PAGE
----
For many years, he relates, his father refused to go into detail about his experiences. "I know so much about the Palestinian-Israeli conflict and about other people's stories, but I felt that I didn't really know my own story. Every time I tried to ask my father about his own personal story, I would hit a wall - he didn't want to open up and talk about it. In the end I convinced him to let me interview him.
"At first I didn't know what I would do with those interviews. I thought I'd simply keep them for the family, but after filming them I came up with the idea to travel with him to Palestine."
"For me, this film was not just an opportunity to tell my story and my father's story, but also thousands of similar stories of people in the same situation - not only Palestinians, but refugees in general," he says. "That was the motivation that impelled me to continue, even during the many moments of crisis when I felt like giving up on the whole project."
Shargawi says the interviews with his father revealed many biographical details he had not previously known; he decided to embark on the trip to Haifa to try to better understand his father's character.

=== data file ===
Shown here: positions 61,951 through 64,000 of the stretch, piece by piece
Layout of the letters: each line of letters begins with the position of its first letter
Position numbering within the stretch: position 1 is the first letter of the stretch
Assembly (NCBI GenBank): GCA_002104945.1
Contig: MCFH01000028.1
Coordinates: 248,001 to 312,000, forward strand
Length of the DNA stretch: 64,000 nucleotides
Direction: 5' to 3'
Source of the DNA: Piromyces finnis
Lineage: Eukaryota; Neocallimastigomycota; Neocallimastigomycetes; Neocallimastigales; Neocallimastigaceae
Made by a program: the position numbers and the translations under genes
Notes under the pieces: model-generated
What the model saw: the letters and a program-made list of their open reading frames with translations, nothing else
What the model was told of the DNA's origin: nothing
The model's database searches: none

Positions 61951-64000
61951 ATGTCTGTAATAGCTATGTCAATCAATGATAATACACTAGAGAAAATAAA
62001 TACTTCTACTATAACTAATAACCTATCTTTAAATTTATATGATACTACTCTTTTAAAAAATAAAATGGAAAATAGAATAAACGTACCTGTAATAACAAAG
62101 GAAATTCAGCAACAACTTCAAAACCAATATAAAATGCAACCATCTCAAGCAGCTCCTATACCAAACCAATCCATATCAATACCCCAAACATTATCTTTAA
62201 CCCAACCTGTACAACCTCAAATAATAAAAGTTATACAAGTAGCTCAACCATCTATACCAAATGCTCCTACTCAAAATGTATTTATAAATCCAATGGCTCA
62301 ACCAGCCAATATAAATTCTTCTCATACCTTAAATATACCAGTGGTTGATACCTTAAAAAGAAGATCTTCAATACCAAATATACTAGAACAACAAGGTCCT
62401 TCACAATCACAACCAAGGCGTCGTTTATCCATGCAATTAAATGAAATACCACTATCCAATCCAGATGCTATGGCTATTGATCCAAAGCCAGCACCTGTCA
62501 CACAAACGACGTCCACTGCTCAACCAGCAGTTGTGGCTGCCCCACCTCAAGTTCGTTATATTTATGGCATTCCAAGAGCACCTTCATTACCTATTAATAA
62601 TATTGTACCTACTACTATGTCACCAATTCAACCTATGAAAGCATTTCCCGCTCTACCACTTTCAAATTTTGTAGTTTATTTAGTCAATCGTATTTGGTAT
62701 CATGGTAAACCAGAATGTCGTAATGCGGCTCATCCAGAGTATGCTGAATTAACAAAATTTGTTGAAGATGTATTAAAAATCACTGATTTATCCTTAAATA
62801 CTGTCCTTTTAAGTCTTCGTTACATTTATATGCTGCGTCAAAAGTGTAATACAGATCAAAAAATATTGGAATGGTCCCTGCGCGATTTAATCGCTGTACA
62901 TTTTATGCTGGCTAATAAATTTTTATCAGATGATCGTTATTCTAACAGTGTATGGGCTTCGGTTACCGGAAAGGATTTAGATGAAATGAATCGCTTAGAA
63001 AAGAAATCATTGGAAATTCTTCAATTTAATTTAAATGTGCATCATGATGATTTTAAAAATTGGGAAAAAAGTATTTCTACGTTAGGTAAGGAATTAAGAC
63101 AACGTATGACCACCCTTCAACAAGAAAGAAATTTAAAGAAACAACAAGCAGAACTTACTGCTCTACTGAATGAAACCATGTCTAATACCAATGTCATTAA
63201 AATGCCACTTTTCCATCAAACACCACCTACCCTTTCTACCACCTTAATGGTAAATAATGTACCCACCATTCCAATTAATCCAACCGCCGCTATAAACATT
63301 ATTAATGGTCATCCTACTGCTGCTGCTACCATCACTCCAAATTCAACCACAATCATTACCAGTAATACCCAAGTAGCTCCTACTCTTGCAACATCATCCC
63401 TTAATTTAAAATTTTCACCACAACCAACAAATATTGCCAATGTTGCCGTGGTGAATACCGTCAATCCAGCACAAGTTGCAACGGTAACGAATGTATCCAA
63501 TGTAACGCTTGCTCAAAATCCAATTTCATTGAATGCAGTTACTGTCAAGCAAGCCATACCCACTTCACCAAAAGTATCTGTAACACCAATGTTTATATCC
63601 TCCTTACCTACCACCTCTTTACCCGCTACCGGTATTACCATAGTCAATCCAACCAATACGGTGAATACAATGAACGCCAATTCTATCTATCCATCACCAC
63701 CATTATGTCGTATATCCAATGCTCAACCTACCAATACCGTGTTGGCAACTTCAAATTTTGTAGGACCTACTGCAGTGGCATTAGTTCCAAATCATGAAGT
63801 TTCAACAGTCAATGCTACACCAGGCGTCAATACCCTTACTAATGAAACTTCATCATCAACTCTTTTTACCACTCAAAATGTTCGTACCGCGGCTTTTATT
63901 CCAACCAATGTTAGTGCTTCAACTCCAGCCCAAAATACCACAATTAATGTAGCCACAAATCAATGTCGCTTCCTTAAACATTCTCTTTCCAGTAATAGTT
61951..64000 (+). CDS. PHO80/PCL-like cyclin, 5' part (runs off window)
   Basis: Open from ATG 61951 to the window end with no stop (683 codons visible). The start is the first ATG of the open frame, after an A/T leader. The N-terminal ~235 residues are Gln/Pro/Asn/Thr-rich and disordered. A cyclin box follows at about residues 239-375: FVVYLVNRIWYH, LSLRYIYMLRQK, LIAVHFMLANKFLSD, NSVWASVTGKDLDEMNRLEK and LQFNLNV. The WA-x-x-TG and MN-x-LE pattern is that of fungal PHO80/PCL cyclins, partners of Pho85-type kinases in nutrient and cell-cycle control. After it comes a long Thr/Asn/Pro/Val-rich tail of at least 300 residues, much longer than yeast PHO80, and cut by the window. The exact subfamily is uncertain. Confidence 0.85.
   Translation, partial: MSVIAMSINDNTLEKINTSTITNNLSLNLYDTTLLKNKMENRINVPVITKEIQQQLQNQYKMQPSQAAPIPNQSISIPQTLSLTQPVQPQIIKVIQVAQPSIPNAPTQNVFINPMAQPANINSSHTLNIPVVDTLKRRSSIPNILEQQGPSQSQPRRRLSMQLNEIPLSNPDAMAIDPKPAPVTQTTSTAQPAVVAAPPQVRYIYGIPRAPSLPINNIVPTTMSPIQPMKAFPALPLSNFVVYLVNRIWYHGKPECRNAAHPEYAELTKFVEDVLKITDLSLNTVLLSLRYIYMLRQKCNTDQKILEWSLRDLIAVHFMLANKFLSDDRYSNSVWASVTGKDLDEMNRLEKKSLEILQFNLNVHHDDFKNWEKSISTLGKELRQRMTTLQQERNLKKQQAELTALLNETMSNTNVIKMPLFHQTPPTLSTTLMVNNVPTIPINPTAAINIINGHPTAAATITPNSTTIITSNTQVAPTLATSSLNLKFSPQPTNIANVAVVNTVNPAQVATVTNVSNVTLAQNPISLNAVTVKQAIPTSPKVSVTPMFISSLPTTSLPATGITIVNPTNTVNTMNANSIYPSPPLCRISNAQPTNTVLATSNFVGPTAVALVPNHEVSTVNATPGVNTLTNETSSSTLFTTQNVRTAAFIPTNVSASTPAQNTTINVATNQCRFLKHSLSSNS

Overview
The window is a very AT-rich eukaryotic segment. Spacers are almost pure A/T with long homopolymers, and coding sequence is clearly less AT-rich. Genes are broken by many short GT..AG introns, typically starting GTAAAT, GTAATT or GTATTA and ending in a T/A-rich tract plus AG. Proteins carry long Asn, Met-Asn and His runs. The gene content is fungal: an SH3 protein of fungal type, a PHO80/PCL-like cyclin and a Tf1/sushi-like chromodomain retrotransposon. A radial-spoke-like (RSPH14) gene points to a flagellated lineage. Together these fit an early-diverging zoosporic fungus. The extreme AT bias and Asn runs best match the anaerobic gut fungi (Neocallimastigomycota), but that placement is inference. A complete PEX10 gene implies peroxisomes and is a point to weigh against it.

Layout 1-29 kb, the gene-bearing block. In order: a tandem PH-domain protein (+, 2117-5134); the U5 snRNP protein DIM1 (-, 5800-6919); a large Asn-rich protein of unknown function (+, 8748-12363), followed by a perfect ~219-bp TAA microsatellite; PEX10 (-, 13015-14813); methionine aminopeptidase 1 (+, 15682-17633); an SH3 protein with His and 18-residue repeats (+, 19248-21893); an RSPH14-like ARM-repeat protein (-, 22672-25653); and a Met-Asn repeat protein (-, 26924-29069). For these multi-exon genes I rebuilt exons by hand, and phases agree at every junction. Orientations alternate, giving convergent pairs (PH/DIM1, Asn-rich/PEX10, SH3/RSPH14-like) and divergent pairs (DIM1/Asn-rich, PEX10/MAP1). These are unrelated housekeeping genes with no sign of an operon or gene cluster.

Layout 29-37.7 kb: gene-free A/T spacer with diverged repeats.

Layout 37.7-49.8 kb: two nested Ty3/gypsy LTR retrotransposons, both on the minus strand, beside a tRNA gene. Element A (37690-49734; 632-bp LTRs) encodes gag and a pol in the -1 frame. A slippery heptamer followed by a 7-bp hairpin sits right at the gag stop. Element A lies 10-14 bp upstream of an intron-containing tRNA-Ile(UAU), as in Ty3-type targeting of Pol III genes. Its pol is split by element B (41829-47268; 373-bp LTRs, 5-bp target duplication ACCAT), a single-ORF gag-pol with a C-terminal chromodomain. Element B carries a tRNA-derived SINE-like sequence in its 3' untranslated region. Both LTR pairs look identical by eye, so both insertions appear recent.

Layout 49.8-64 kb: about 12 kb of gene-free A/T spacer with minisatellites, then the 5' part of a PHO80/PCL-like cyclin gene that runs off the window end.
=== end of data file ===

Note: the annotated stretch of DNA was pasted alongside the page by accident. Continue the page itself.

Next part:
"One of my intentions was to understand where my father got those feelings of grief and sorrow that have been with him all his life. That day, when he left Haifa, was of course the reason for much of the pain that has accompanied him throughout the years, for the breakup of the family, for his enlisting in the army at a young age, for this artificial dream of returning. I think that for him and for many others in his situation, the effect of this situation was revealed not during childhood but rather many years later."
Because of his father's temper, and the tense relations between the two, Shargawi had to film a large part of their meetings using a hidden camera. "He did give his general consent to appear in this movie, but most of the time he didn't want me to film him, so I had to film clandestinely and tell him only afterward," he laughs.